|The classic drawing game.|
|Target level||ES - JHS|
Make flash cards of a dozen or so animals. It's preferable to draw the animals yourself, because then the cards are in keeping with the rest of the activity. Go through the cards twice, each time asking, "What's this?" Insist on full sentence replies ("It's a/an ___"). Let the students have a long look at each picture the first time through, but reduce this to a 1/4 second look on the next. It is also a good idea to jumble the card order. As each card is identified, fix it to the board for future reference. Next, have the students to get into groups. Pass out one Over Head Projector sheet, which you have marked into 12 sections, to each group, and two marker pens. Tell the students that they are going to have 5 seconds in which to draw the animal you nominate in one of the squares on the sheet. Give each group a name, and mark it on the bottom of their cell as you distribute them. Each student gets to draw an animal you nominate in one of the squares before passing the sheet to the next student. It is important that you strictly adhere to the time limit; use a stopwatch and count down the last three seconds. When the final square is filled (it's a good idea to have at least one more animal than there are squares on the sheet), collect the sheets and ready the over head projector. Choose one sheet and announce the group who created it. They have the job of asking the question, "What's this?" as well as judging the correctness of the answer ("Yes.., No..."). Cover the entire sheet before putting it on the over head projector, and then slowly reveal the picture of your choice after the team have asked their question. The remaining students must raise their hands and try to identify the scribble drawing on the screen. Sometimes they are obvious, but sometimes only a few lines and/or dots were drawn. Start off with the more obvious pictures, and gradually select more and more weird pictures. The students enjoy this activity immensely, partly because of the strangeness of the animals they see, and partly because they can see their own artwork on the over head projector for the first time.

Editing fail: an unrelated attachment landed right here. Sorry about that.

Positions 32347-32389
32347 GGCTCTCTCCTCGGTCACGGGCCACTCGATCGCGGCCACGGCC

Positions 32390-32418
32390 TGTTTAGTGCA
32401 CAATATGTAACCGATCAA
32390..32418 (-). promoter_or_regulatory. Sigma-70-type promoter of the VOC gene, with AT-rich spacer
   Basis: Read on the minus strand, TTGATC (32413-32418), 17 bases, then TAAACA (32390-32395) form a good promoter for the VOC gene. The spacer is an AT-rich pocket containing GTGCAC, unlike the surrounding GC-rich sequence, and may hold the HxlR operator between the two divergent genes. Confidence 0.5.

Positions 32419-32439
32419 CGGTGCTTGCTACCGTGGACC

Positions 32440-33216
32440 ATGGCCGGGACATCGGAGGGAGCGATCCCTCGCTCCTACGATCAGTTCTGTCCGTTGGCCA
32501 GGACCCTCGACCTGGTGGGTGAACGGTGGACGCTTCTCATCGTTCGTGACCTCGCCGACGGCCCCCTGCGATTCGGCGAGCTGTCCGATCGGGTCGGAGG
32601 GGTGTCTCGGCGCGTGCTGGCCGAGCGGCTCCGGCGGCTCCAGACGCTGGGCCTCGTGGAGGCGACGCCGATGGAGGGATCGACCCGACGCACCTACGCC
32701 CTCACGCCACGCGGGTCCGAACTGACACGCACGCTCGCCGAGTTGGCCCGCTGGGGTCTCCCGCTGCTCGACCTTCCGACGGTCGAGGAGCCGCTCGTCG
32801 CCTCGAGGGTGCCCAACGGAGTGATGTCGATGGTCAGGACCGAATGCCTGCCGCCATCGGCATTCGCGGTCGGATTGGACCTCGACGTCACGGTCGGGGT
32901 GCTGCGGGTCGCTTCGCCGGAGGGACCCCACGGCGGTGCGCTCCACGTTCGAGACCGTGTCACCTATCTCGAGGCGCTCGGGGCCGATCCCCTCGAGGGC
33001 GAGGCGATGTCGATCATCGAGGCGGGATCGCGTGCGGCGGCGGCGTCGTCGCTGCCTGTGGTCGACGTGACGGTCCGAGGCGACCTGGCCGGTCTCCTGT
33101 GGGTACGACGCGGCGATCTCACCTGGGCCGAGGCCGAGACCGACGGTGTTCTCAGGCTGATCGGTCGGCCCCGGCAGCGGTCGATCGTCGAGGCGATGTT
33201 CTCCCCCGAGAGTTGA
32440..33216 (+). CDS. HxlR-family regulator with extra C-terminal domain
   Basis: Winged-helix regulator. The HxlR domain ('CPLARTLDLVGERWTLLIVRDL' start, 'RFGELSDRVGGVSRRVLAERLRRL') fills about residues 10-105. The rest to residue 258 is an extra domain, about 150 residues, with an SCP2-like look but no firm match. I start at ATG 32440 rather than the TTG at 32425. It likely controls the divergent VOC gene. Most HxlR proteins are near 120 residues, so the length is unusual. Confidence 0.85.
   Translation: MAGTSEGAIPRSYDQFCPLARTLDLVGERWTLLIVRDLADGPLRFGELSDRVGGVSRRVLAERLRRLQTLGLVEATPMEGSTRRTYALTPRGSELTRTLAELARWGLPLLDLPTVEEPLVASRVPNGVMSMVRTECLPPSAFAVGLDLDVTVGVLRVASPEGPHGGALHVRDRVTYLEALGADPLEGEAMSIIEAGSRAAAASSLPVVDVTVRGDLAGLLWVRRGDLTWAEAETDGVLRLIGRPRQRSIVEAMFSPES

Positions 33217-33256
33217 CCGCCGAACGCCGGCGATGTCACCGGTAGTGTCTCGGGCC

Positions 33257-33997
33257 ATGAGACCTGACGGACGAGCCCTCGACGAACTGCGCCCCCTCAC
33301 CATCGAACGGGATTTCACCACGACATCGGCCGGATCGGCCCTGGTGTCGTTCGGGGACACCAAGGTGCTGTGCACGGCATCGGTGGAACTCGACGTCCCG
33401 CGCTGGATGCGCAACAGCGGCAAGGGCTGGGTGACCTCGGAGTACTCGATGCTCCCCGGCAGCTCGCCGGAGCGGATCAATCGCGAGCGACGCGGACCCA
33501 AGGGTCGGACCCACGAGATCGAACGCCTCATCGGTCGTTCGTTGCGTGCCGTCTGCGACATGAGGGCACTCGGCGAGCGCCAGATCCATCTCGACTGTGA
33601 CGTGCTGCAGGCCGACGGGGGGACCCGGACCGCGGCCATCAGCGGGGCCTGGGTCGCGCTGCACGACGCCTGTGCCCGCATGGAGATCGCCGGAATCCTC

Divide the class into teams. Divide the board into 6 boxes and assign each group a number. Have the students Janken to see who will be the first person to draw. Call each of the winners up to the front of the class and give them each a card from your pile. Make sure that you tell each student that the card is a secret. Bring a timer, and give the students exactly one minute to draw a picture of the object on their card. When the time is up, each group must ask what the picture is of. To guess, they must use the vocabulary, “Is that a ___?” Give each team that guesses correctly one point. Words for the cards can be borrowed katakana words.
High School version: (also can be modified to be used with gestures) Words are put onto cards or pieces of paper. The class should be split into at least two group. Each group can have the same words or different words. The students must draw (or gesture) the word without saying anything. The first group to have a student guess the word gets a point. The team with the most points at the end wins. Variations: you can specify that only one student can answer (but others can help them figure out the answer). Also, you can do a “race” where students from each team must finish a set (maybe 8 words) and the first team to complete it wins.